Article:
The rate cut is obviously going to translate itself into increasing appreciative forces in a number of emerging currency markets, among them the Chilean peso one. Indeed, if I had to list half a dozen emerging markets I thought would weather the storm better than others, Chile would definitely be there, as probably would Brzil (in Lat Am), Morocco and Turkey on Europe's southern fringe, and Thailand and India in Asia.
As if to confirm my intuitions Chile's peso advanced the most yesterday since Jan. 11, rising 1.4 percent to 478.64 per dollar at 2:33 p.m. in New York, and extending its advance so far this year to 4.3 percent. The yield on Chile's 8 percent bonds due June 2015 was little changed at 6.64 percent, according to Deutsche Bank Chile.
Concern that a slowdown in the U.S. economy will hurt demand for Latin American exports has put a certain restraint on gains in the region's currencies, and we are now about to see just how much "decoupling" has taken place in this particular corner of the globe.
All of this is reflected in the very upbeat tone adopted by Chile's Finance Minister Andres Velasco, who is quoted by Bloomberg as saying that yesterday's decision by the U.S. Federal Reserve to cut its benchmark interest rate was a "good signal" for markets. Velasco asserted that Chile is well-prepared to deal with the coming international crisis, since the government of the country which is the world's biggest copper exporter has used revenue from record prices for the metal to pay down debt and accumulate a fiscal surplus of $19 billion.
``The other day an investor remarked that when the tide goes out you see who's got their swimming suit on properly,'' Velasco said. ``I have no doubt that in this low tide, Chile will be seen to be very well-prepared and very well-dressed for whatever comes,'' The Fed's cut ``will contribute to the return of calm,'' the finance minister said, ``But there are no magic solutions. The world is living through, and will probably keep living through, a period of international volatility. We have to be very calm and very alert. In previous years we've saved, we've reduced debt, we've had a surplus, we've strengthened public and private finances,'' Velasco said. ``Sometimes people asked why we were doing all this, well now we see the answer and we see it very clearly.''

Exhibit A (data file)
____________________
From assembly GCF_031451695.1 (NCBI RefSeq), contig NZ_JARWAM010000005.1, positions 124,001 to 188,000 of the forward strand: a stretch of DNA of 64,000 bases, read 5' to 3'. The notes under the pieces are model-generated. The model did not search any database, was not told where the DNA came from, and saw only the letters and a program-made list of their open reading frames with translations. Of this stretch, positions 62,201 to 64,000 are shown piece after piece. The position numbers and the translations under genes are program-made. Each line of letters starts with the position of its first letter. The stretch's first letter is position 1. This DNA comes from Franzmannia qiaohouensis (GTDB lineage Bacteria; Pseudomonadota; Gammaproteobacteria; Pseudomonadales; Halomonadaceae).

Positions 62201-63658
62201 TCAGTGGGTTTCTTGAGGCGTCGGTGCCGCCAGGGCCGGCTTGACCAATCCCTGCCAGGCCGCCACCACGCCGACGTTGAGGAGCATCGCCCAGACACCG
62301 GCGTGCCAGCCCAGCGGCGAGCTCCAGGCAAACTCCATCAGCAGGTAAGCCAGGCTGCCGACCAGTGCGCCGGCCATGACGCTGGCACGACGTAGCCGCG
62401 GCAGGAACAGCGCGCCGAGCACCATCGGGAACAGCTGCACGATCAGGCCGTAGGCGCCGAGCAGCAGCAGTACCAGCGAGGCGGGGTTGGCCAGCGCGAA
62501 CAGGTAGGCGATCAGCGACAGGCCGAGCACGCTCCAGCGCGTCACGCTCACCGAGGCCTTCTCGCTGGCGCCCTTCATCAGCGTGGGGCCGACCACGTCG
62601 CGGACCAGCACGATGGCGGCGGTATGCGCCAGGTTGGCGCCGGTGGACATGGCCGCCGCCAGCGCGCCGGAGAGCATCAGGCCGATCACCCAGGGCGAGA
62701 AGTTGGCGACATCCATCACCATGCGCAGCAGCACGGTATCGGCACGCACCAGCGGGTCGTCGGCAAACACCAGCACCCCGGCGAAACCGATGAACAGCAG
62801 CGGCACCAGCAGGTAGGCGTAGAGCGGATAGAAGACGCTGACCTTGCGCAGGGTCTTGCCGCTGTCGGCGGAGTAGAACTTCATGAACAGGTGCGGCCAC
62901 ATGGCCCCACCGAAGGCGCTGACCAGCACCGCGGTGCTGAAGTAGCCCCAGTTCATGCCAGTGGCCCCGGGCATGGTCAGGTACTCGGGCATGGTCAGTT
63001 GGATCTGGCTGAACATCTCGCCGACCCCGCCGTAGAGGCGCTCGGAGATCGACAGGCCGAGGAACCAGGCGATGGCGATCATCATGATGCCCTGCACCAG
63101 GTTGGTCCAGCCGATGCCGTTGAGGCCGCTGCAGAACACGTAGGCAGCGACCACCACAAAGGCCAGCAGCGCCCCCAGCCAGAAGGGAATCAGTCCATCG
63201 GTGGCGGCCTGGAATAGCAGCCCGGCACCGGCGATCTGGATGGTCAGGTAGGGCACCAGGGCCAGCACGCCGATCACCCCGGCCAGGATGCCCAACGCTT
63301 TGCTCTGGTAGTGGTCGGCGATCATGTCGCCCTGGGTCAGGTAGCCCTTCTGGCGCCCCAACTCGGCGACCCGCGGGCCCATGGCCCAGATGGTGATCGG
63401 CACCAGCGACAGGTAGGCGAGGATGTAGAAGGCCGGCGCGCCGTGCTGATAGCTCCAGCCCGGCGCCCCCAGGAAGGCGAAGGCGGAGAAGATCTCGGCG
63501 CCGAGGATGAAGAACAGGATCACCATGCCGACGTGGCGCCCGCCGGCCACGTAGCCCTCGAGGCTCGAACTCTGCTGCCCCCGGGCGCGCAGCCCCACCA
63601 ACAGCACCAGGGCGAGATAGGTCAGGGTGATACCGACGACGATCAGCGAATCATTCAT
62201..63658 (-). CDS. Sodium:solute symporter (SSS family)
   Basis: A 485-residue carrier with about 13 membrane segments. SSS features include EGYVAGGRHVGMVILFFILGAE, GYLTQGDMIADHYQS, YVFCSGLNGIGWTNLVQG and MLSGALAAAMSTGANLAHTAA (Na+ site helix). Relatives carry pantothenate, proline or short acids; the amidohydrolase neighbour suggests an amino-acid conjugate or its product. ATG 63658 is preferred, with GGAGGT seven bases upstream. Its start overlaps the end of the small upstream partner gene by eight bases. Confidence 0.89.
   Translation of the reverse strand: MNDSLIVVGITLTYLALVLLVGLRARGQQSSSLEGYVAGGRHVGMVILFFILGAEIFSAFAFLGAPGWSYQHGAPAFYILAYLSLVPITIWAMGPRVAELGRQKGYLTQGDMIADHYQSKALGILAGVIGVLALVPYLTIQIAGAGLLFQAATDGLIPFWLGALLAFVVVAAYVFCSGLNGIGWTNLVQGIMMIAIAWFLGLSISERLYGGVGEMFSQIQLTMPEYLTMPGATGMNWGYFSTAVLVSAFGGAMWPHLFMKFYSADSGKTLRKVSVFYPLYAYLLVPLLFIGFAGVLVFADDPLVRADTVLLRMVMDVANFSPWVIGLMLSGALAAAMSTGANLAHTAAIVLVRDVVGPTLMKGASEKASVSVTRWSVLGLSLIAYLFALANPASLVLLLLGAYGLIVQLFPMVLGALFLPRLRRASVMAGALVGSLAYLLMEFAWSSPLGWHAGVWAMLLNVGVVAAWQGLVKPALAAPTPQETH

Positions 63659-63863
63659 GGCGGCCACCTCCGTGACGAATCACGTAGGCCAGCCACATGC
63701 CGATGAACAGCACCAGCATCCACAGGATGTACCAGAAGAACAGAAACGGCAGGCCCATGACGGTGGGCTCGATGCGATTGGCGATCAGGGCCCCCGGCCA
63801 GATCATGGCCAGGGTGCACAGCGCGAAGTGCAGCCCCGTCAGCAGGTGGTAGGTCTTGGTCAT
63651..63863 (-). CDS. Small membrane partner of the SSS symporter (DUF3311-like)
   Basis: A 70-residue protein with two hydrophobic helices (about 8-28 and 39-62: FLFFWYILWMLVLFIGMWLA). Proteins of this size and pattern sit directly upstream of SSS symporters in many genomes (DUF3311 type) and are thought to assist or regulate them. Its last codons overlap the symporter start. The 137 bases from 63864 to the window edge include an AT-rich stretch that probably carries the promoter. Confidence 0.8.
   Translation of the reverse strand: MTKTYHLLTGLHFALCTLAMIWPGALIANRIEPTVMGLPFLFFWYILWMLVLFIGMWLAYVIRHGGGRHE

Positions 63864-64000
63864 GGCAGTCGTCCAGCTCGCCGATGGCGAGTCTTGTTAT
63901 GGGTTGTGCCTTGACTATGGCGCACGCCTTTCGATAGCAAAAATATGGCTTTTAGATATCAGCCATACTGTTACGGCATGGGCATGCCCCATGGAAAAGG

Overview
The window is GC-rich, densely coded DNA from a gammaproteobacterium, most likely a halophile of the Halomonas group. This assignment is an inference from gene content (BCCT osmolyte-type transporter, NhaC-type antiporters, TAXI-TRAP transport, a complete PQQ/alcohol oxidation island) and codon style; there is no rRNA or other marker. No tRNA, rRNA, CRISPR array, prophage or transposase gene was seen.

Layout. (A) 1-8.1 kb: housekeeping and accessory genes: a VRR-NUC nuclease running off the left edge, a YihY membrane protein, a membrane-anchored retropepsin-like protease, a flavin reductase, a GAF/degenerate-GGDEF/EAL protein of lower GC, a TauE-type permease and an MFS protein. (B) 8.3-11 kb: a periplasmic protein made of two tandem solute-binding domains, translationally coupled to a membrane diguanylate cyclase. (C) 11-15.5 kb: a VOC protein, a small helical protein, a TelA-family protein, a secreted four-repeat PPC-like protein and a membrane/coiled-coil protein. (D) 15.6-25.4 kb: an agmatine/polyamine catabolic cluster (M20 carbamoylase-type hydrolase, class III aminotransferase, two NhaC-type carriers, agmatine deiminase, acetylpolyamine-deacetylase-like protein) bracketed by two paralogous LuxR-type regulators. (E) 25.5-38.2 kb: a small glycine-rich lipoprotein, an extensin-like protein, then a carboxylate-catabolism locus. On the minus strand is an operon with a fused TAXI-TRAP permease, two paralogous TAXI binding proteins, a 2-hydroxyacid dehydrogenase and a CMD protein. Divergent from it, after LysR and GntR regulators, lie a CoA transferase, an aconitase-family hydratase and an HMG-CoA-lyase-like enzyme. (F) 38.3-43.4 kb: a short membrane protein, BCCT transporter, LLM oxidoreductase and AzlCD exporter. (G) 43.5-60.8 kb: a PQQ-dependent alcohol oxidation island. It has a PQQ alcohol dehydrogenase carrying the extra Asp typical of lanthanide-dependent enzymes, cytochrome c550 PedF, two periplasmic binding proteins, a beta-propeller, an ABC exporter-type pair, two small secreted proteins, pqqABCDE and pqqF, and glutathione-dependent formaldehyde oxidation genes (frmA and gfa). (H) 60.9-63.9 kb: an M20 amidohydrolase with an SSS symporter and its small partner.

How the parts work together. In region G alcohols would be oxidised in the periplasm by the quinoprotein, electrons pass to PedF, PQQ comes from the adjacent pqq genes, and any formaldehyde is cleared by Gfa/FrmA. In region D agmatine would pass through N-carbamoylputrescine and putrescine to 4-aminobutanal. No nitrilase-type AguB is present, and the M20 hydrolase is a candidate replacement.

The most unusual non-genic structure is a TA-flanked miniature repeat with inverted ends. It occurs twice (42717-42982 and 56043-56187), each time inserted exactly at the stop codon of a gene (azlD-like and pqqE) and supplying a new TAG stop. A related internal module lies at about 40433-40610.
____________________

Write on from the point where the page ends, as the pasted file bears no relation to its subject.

According to Velasco Chile's government hasn't yet discussed cutting its target for budget surpluses. Senators from the ruling coalition were reported by local newspaper La Tercera to have called yesterday for the government to aim for a balanced budget, instead of an excess of 0.5 percent of gross domestic product. This move seems sensible, given the strong downside risk which exists at this point.
Chile's central bank raised its benchmark lending rate to the highest in six years earlier this month as it seeks to curb the fastest inflation in a decade. Policy makers raised the benchmark rate a quarter point to 6.25 percent.The bank acted in response to inflation that climbed to an annual rate of 7.8 percent in December, driven by higher costs for food and transportation.
In the short term Chile's inflation problem may well get worse before it gets better, but as external conditions steadily change I doubt this will be the main threat to Chile's economic stability, so some counter-cyclical internal demand management in advance of any coming shock would seem to me to be a pretty prudent move.